Who Gets the Kitty?

Erika Kissh


For couples in the United States, the idea of growing one’s family can mean more than just having children, in many instances it can also mean the adoption of “fur-children.” According to the Insurance Information Institute in 2017/2018 there was a reported 85 million families that owned pets in the United States. While that number is heart-warming to think of, if one were to couple it with the fact that roughly 40% of marriages end in divorce, it begs the question “who gets the kitty?”

Pet custody has become a prevalent issue in recent years with the dissolution of marriages across the United States, however, Courts are divided on how best to answer the question of “who gets the kitty?” Some Courts have taken the approach that animals are property, and as such they should be treated like any other household item. While others have taken the approach of viewing the animal more like a child, or “fur-child”, and as such, they take the best interest of the pet/family into consideration when determining custody.

In the past, many Courts viewed pets as property, where the division of the pet was comparable to who would get the television, in more recent year some Courts, with the help of state legislation, have turned to view pets as more sentient creatures rather than objects. This makes sense when you consider that on average pets are often viewed as “members of the family”, and are given toys, beds, celebrate birthdays, and in some instances even provided for with the creation of trusts specifically designed for their care. However, Courts who are forced to handle matters dealing with the custody of an animal, whether viewing animals as property or otherwise, are handed hard tasks. Unlike child custody cases, animals can’t speak or advocate for themselves, as such Judges are forced to make a lot of determinations based on the testimony of the owners and individuals who have interacted with the family in the past. Combining Courts that view animals as property and Judges tasked with such hard decisions, it is no wonder why some Courts have determined that couples are to sell their beloved animals and split the proceeds of the sale. Such determinations are in stark contrast with other court proceedings for pet custody that take years and hundreds of thousands of dollars to determine.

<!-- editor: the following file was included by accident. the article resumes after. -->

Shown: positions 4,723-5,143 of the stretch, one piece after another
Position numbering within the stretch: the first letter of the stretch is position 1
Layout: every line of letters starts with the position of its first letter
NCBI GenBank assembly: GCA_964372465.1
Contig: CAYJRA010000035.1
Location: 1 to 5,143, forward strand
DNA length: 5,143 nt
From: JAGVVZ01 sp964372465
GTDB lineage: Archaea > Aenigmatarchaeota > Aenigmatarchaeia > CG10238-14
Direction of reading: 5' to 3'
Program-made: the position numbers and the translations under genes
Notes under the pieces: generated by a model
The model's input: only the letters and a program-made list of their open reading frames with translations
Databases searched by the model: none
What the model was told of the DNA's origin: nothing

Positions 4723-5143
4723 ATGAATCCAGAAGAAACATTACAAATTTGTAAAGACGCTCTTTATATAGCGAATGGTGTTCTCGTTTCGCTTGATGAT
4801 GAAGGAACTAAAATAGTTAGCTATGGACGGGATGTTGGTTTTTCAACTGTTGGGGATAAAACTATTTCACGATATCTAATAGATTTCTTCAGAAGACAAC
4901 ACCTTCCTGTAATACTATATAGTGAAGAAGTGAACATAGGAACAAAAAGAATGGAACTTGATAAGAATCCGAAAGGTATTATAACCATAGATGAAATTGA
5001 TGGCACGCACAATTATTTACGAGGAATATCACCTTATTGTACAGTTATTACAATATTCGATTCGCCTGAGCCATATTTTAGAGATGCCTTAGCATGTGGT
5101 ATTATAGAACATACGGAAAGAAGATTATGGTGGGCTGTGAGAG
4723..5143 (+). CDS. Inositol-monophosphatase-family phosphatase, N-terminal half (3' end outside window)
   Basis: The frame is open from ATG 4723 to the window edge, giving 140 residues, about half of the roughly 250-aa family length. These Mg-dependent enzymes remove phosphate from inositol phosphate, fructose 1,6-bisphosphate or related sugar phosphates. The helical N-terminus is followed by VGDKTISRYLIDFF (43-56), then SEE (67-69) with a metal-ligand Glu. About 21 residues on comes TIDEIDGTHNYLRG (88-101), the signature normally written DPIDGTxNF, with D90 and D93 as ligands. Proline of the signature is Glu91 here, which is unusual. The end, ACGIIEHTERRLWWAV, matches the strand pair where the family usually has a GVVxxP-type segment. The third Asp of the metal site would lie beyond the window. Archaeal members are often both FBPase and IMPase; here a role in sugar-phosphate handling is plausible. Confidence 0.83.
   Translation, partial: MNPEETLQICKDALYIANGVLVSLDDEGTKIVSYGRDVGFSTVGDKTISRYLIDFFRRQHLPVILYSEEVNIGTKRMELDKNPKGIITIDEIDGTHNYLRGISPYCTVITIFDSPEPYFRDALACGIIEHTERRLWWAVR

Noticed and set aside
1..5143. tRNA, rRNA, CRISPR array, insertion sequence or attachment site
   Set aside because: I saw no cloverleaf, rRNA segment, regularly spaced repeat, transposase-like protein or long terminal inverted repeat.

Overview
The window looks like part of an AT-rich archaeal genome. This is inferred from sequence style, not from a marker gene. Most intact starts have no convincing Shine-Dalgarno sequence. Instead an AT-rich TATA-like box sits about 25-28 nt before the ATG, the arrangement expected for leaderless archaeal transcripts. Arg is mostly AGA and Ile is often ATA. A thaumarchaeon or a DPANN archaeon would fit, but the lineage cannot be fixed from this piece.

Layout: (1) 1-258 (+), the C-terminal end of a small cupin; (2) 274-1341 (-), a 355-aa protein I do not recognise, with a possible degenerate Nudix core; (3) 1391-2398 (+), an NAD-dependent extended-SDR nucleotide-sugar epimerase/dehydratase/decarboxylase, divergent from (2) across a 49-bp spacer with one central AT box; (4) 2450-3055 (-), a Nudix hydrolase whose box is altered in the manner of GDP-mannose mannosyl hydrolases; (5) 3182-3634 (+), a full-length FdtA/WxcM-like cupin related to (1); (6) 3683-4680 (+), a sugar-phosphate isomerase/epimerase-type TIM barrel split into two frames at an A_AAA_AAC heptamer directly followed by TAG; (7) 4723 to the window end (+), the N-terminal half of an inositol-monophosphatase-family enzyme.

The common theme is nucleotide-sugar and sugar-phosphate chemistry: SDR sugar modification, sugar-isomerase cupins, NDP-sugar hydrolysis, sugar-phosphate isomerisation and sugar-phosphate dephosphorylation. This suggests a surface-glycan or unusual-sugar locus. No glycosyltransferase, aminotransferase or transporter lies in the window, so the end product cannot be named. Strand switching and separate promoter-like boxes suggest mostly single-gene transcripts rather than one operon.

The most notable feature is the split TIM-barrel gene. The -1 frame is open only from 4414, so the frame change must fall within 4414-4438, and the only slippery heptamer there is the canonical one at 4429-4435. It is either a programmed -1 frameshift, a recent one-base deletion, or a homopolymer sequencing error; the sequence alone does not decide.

As a way to try and combat some of these issues, some states, such as Alaska and California, have taken pet interests to heart and have created pet custody legislation. As such, the best interest standard is now to be applied to one’s “fur-children” as it would be applied to actual children. With Courts now being able to take into consideration such factors as who feeds, grooms and cares for the pet, as well as the animals overall well-being.  Such legislation is extremely beneficial for animals because, rather than being seen as property and given to one’s “rightful owner” or being sold and having the owners split the proceeds, animals are now being given to the individual who cares for the animal and will best provide for the animal in the future.

With the creation of such legislation as that of Alaska and California, the avoidance of lengthy (and costly) court proceeding and may not be possible, due to the factors the Courts may now consider when deciding custody of the animal, much like a custody battle for a child the facts are not always black and white. While this may make the determination process more burdensome for the Courts, the outcome of those proceedings will be more beneficial to the animals than they would be if they were to be viewed as property. While this is great news from animals in Alaska and California, don’t break out the catnip and champagne quite yet! This is only the tip of the iceberg in terms of pro-animal legislation. Until more states come on board with creating legislation to protect animals from falling victim to nasty custody battle, and more people create prenuptial agreements that state how the custody of their pet will happen should their marriage end, the Courts will continue to handle pet custody cases, and grapple with how best to answer the question of “who gets the kitty?”


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